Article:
Epidural Hematoma: What it is and Where it Occurs

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  • 0:09 Deadly Skull Fractures
  • 0:45 Epidural Hematoma
  • 1:39 Why does It Occur?
  • 2:45 Symptoms & Diagnotics
  • 3:43 Treatment & Prevention
  • 4:24 Lesson Summary
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Lesson Transcript
Instructor: Artem Cheprasov

Artem has a doctor of veterinary medicine degree.

We'll go over something known as an epidural hematoma. This lesson will explain what it is, what may predispose an individual to get one, and how it is best avoided. We'll also explore the signs and symptoms, diagnostics, and treatments involved in this event.

Deadly Skull Fractures

If you're a proud parent of a boisterous little kid or opinionated teenager, were one yourself, or are one right now, then it's best you pay attention, as this lesson is a bit more specific to you. If you love to ride bicycles without a helmet, play contact sports, or like to jump off of rooftops into swimming pools to make a viral video, then this lesson is definitely for you. All of those can cause your skull to fracture, and while the skull fracture may be bad enough, what we're going to go over will kill you if left untreated.

What is an Epidural Hematoma?

If you miss the swimming pool you were supposed to jump into and crack your head against the pavement instead, then you may get something called an epidural hematoma, sometimes called an extradural hematoma. This is a condition that results in the pooling of blood between the skull and dura mater. The dura mater is the layer of the protective covering of the brain and spinal cord, called the meninges, which is closest to the skull.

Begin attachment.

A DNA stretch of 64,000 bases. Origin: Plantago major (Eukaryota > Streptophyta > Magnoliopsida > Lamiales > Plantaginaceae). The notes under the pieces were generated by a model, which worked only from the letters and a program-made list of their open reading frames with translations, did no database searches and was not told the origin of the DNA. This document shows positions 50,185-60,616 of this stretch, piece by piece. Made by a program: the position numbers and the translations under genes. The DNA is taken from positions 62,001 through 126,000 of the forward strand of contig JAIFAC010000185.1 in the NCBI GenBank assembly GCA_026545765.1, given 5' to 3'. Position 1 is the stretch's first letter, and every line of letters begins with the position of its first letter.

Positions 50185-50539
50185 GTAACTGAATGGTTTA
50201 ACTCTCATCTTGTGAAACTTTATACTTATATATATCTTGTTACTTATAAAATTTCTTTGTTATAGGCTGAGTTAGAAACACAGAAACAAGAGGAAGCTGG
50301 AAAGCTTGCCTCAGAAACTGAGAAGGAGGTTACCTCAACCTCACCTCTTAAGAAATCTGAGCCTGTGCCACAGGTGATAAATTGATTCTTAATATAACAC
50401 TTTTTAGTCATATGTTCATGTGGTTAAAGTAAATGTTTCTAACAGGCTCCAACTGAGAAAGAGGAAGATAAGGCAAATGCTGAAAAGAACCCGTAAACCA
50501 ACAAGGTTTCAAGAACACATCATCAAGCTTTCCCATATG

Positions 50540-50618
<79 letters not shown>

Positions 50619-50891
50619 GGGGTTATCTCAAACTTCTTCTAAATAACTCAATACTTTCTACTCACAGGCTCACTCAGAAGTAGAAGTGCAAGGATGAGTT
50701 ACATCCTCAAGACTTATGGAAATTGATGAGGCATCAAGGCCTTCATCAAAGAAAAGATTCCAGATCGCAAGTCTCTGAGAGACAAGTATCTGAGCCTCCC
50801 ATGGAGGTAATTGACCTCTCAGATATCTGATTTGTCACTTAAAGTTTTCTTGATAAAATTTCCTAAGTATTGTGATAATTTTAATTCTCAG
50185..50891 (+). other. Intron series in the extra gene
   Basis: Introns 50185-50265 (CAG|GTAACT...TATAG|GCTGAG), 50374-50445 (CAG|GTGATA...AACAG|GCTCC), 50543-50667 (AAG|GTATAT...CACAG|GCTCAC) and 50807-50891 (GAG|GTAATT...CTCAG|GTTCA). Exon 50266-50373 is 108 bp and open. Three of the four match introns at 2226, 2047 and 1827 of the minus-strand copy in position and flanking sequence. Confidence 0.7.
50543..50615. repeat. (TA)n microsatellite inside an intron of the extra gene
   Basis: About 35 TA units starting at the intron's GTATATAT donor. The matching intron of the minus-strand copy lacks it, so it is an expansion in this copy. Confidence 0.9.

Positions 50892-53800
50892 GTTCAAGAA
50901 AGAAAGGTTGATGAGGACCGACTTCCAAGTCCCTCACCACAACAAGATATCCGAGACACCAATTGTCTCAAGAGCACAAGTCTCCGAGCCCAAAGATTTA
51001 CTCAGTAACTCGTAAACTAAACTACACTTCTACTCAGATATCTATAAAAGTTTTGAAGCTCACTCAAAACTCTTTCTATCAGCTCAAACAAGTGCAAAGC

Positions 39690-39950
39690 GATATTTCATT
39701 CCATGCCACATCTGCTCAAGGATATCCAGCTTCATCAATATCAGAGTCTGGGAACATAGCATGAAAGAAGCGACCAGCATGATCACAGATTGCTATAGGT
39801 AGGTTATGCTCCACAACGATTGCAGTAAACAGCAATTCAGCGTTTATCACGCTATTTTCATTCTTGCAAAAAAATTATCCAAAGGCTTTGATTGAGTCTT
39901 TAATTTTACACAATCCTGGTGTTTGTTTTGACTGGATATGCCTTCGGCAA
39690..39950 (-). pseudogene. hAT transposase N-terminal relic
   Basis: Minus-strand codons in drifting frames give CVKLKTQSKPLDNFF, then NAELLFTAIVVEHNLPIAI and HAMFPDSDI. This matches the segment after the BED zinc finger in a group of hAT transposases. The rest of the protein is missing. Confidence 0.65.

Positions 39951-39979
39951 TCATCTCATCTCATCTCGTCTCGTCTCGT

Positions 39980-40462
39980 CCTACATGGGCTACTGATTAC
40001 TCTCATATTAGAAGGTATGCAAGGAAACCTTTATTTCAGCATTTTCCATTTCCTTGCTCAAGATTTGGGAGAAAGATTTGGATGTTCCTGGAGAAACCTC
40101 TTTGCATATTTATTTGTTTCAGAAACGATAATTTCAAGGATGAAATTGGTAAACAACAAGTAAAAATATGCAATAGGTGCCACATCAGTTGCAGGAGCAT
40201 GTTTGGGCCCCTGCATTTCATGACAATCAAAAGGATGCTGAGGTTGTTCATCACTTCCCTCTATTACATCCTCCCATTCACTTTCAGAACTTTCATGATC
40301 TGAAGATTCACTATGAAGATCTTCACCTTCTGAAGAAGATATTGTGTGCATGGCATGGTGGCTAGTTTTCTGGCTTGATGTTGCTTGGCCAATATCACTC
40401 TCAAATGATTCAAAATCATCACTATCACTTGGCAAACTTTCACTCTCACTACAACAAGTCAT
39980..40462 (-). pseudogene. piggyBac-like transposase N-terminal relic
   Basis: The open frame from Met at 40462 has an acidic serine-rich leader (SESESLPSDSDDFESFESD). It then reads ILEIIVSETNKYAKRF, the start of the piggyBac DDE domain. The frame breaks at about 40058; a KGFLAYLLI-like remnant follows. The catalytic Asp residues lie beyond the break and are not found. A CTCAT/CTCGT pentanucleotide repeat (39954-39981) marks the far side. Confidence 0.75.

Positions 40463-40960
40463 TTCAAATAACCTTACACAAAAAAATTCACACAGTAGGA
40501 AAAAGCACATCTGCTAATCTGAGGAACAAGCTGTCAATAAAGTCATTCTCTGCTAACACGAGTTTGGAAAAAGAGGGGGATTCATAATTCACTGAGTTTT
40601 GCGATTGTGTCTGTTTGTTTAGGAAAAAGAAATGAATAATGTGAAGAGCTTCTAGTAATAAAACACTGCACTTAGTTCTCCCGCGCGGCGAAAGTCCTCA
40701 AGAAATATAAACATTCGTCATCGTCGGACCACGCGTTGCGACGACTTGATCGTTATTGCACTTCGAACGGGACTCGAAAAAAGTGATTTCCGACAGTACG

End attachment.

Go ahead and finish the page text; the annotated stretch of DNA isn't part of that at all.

The reason I was so focused on younger people in my intro is because in younger individuals the dura mater isn't as firmly attached to the skull as it is in older people. This predisposes young individuals to allow for the pooling of blood between these two structures more so than adults. That doesn't mean, however, that adults cannot develop this condition.

Why Does an Epidural Hematoma Occur?

Regardless, when your skull hits the pavement instead of the pool, it may fracture. The physical force of the skull breaking apart will tear apart the blood vessels running through the dura mater or skull.

Think of the skull as a piece of packing tape. The packing tape has string running through it that represents our blood vessels. If you start to tear open the packing tape as your skull would tear open during the fracture, then you're inevitably going to break some of the string along with the tape. Once the string or blood vessels tear apart, the blood will begin to rush out into the skull.

As the blood begins to pool inside the skull, it will begin to cause the pressure within the head to rise. There's only so much room inside your skull for the brain and cerebrospinal fluid that surrounds it. If blood now begins to gush in, then the pressure will build. Furthermore, the pooling of blood inside of tissues but outside of blood vessels, known as a hematoma, will also physically compress the brain.

Clinical Signs, Symptoms, and Diagnostics

The physical compression of the brain coupled with the rising pressure inside the head can lead to:

  • A severe headache
  • Seizures
  • Coma
  • Permanent brain damage
  • Death

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